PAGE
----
Christian nationalism is a threat to the America we love
Christian nationalism is an existential threat to a government of the people, for the people and by the people. It proved it on January 6, 2021, and now our most extreme politicians are proudly adopt the label.
Thanks to widespread media coverage in recent weeks, Americans are waking up to the danger that some have been Attention for years, even if they are not quite sure what Christian nationalism is.
Christian Nationalism is an ideology based on the claim that America was founded as a Christian nation and on Judeo-Christian principles with a divinely appointed place in world affairs. Christian nationalism is rewriting American history to redefine what it means to be American, so that to be American is to be Christian and to be Christian is to be American. Specifically, “Real Americans” are conservative, white, heteronormative Christian men and the women who submit to these men. It is their country. All others are invited.
This is identity politics at its worst. But rewriting American identity is only the first step. After that, Christian nationalists will rewrite the law to privilege this identity.
Intentionally or not, the Supreme Court has contributed to this second step, as I detail in my new book, American Crusade: How the Supreme Court is weaponizing religious freedom.
The last mandate, the conservative tribunal abolished abortion protections; authorized public school officials to align their state-given power and position with religious ritual; allowed the city of Boston to fly the christian flag above the town hall; and strength Maine taxpayers fund Christian schools, ‘to subsidize religious indoctrination with taxpayer dollars,’ as Judge Sonia Sotomayor rightly Put the.
The conservative bloc of the Supreme Court does not interpret religious freedom as a universal freedom, but as a Christian privilege. They reforge religious freedom as a weapon for Christian nationalists, so that there is an inner group of Christian nationalists, whom the law protects but does not bind, and an outer group, all others, whom the law binds but does not not bind. protect.
Notably absent from majority opinion in football manager case joseph kennedy in Bremerton, Wash., was religious freedom for students and families who felt compelled to join in his prayers at the 50-yard line. Just as the religious freedom of every Maine taxpayer was absent from the school funding case. The only religious freedom that matters to this court is the militarized religious freedom claimed by conservative Christians.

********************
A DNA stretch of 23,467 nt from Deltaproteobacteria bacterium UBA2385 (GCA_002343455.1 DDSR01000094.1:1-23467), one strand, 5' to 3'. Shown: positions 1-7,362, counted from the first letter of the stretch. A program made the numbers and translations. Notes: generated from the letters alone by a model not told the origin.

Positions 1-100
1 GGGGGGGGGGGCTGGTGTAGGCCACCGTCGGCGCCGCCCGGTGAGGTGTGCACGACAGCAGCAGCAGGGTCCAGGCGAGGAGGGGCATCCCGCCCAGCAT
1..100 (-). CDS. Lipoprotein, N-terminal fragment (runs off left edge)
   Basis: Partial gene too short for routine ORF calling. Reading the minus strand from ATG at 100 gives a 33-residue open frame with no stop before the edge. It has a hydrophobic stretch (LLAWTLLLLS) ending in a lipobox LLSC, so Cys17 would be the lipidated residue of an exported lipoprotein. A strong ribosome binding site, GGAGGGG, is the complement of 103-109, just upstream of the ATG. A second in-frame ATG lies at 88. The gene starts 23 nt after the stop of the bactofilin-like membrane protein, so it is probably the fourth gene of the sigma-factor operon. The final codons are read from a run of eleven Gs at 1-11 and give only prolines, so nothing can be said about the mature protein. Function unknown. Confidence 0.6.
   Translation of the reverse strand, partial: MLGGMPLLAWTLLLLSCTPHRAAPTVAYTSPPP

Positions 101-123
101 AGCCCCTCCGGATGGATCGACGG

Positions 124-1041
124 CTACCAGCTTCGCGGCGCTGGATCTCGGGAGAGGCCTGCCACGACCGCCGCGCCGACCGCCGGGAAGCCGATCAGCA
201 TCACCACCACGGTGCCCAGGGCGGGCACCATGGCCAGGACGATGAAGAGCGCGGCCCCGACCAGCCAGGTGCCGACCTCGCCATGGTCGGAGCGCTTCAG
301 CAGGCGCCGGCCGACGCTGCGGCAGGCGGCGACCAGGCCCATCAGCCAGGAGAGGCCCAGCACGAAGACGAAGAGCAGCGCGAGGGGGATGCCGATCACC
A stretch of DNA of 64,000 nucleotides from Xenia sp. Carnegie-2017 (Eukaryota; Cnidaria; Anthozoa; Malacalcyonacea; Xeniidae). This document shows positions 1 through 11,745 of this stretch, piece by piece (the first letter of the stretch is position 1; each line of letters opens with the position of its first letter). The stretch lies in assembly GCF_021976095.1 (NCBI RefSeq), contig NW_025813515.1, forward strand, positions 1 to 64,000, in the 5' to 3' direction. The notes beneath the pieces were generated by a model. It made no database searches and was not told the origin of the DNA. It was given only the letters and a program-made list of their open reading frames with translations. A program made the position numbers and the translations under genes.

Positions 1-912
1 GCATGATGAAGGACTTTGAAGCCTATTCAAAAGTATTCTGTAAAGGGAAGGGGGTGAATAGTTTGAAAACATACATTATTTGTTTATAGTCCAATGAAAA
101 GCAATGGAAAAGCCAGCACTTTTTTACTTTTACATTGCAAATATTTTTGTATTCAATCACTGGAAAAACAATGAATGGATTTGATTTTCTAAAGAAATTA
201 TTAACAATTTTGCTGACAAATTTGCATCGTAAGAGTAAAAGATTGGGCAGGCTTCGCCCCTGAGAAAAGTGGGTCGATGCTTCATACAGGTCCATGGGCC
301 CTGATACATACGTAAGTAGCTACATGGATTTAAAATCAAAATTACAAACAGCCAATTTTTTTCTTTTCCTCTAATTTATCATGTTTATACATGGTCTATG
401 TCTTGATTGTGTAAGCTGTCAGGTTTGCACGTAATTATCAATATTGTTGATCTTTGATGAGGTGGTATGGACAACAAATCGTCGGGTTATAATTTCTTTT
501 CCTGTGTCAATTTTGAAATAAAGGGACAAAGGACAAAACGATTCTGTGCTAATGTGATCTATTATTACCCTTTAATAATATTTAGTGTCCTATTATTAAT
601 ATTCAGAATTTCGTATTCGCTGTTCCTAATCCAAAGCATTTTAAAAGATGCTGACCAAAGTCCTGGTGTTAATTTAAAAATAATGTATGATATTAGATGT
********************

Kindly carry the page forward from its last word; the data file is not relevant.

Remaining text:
Christian nationalists have become more and more emboldened since they helped Donald Trump cooked up an Electoral College victory in 2016. When they failed to do so in 2020, they attacked the beating heart of American democracy on January 6. For the first time in two centuries, the US Capitol has been sacked. In a report detailing the role of Christian nationalism played in the January 6 attack, contributors, myself included, explained that Christian nationalism created a permission structure that gave the insurgents the moral and mental license they needed to attack our government and attempt to overturn a free and fair election. The evidence is overwhelming. Unquestionable. Clear. The attackers told us, loudly and repeatedly, what they believed and why those beliefs justified the attack. They told us about their Christian nationalism. We must listen to them. Because if we ignore the ideology that justified this attack in their minds, we invite future attacks.
We pushed back previous waves of Christian nationalism. We can push it back to the fringe again. And we should, because Christian nationalism is not American. To defeat Christian nationalism is to defend the separation of Church and State. This founding principle guarantees, as Americans United for Separation of Church and State remind us, “freedom without favor and equality without exception”. Keeping religion and government separate ensures that we are all treated equally before the law and would alleviate some of the seemingly intractable issues and divisions that divide our nation.
We need a new national commitment to the separation of church and state.
Andrew L. Seidel is constitutional attorney and vice president of strategic communications for Americans United for Separation of Church and State. He wrote this column for The Dallas Morning News.
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